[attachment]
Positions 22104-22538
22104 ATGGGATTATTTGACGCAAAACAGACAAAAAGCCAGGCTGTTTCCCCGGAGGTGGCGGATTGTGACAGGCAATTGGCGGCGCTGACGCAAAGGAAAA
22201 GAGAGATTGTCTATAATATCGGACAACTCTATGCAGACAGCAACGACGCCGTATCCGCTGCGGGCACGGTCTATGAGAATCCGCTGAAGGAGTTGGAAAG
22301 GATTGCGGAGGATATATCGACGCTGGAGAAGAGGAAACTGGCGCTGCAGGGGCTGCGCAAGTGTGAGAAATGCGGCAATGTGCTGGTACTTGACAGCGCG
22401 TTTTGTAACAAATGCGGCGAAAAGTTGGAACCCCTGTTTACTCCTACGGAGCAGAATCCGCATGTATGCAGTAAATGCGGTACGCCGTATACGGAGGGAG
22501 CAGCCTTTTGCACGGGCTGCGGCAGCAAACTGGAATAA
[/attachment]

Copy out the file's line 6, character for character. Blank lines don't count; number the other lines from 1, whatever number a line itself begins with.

22501 CAGCCTTTTGCACGGGCTGCGGCAGCAAACTGGAATAA